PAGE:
Ancient Monuments

History on the Ground

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Horsburgh Castle

A Scheduled Monument in Tweeddale West, Scottish Borders

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Latitude: 55.6407 / 55°38'26"N

Longitude: -3.1372 / 3°8'14"W

OS Eastings: 328514

OS Northings: 639162

OS Grid: NT285391

Mapcode National: GBR 63J6.LS

Mapcode Global: WH6V5.SH83

Entry Name: Horsburgh Castle

Scheduled Date: 11 December 1995

Source: Historic Environment Scotland

Source ID: SM6284

Schedule Class: Cultural

Category: Prehistoric domestic and defensive: fort (includes hill and promontory fort); Secular: tower

Location: Innerleithen

County: Scottish Borders

Electoral Ward: Tweeddale West

Traditional County: Peeblesshire


This monument comprises the remains of a late medieval tower-house and the traces of an earlier hill fort.

The tower sits at the top of a low domed hill. The entire E side of the building is now missing but the other walls still stand to a height of about 6m. Consolidation in the last century has obscured much of the evidence of arrangement of the tower but it appears that the ground floor was vaulted and the stair was in an outshot at the E end of the N wall.

The tower sits almost exactly in the centre of a hill fort which is only apparent on aerial photographs. The entrance appears to have been to the north with a double ditch. The fort has been slightly eaten into by a quarry on the south side of the hill.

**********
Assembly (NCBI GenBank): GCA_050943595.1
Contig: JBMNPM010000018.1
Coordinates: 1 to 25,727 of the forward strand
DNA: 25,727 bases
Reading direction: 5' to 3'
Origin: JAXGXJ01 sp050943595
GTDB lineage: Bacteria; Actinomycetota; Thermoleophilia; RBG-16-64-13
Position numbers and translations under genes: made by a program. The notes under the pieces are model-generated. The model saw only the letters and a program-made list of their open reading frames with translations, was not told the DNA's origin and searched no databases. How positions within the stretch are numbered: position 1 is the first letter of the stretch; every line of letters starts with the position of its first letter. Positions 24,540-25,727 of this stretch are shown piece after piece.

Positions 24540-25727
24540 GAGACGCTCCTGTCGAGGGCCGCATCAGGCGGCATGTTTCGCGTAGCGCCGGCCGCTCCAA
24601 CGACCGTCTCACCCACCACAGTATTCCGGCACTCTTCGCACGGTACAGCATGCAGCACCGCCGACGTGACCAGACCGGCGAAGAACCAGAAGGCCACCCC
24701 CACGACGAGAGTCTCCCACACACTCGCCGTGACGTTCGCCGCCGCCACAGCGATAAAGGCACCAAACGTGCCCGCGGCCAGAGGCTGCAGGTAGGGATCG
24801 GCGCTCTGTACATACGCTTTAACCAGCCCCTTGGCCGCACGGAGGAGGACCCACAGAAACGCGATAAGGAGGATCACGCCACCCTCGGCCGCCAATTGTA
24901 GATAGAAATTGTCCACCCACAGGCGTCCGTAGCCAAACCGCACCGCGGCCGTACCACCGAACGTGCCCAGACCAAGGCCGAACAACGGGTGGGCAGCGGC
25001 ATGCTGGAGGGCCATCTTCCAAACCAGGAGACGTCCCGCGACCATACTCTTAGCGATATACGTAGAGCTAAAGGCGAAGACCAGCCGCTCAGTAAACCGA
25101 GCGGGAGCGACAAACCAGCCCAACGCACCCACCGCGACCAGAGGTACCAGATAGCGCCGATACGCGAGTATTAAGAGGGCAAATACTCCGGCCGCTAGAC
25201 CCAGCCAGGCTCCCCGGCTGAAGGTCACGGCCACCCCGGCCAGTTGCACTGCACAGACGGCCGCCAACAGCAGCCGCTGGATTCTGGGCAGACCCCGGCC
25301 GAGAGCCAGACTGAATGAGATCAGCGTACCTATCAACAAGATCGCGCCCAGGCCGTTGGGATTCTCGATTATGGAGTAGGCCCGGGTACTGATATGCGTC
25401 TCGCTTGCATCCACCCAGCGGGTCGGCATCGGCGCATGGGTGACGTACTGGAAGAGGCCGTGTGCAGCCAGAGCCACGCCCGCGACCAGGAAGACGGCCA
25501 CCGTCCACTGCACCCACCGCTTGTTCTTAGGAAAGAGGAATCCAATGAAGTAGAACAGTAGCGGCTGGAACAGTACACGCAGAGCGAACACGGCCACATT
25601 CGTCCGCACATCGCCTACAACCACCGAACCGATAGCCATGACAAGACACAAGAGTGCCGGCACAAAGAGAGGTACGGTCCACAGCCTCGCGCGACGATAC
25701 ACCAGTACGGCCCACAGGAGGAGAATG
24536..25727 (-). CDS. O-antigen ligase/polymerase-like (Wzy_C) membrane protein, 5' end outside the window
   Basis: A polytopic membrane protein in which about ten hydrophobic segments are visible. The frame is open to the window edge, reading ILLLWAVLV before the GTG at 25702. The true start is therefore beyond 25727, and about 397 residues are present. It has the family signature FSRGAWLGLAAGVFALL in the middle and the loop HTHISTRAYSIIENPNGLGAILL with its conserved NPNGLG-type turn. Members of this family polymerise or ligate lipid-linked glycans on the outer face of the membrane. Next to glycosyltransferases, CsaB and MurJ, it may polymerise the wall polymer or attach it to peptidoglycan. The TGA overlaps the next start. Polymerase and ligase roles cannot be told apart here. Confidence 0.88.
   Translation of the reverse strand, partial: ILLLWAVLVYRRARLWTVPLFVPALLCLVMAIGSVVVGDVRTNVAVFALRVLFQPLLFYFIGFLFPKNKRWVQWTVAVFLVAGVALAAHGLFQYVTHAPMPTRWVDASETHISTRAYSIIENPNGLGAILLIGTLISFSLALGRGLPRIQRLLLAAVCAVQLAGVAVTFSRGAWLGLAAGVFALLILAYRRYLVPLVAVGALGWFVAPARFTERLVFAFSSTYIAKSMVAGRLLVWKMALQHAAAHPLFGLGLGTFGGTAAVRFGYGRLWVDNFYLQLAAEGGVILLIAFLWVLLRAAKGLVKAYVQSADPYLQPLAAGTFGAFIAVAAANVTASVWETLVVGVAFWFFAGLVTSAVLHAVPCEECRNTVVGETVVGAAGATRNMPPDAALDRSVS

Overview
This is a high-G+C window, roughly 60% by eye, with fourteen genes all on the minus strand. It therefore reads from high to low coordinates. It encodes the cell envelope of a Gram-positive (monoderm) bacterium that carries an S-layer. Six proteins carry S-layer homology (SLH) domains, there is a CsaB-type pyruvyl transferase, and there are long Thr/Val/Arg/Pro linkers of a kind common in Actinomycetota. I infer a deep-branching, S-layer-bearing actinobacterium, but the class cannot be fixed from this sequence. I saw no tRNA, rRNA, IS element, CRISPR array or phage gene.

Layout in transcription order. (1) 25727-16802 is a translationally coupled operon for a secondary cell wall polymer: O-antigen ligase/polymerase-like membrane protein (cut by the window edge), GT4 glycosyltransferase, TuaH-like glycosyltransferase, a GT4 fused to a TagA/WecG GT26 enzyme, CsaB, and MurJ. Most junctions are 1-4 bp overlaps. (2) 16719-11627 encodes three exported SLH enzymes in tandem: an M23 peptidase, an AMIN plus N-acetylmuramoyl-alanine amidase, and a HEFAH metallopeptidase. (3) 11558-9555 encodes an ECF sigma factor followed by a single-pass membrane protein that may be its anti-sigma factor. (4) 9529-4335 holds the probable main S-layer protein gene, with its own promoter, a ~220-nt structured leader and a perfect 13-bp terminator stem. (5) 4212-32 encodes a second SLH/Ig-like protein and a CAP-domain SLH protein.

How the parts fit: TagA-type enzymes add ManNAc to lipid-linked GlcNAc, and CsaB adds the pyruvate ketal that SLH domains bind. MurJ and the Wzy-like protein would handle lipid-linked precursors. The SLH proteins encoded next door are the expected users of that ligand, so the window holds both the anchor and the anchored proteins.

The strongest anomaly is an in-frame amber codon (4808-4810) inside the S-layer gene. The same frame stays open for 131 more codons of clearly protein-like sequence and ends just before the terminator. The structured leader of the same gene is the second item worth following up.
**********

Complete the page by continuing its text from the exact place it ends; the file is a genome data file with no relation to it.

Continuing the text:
The area to be scheduled is circular, centred on the tower, 100m in diameter but excluding that part of the circle which coincides with the quarry. It is marked in red on the accompanying map.

Source: Historic Environment Scotland

Statement of Scheduling

This monument is of national importance as the well-preserved remains of a sixteenth century towerhouse. Judging by the depth of deposits within the tower the archaeology of the site has not been cleared. The fact that the tower is near the centre of a much older fort may not be entirely coincidental since it is not known how the fort had survived into the sixteenth century. This site, as well as offering the potential to increase our knowledge of two separate periods of occupation may also be able to increase our knowledge of monument decay rates and how ancient remains were viewed in Renaissance Scotland.

Source: Historic Environment Scotland



RCAHMS records the monument as NT 23 NE 6.

Source: Historic Environment Scotland

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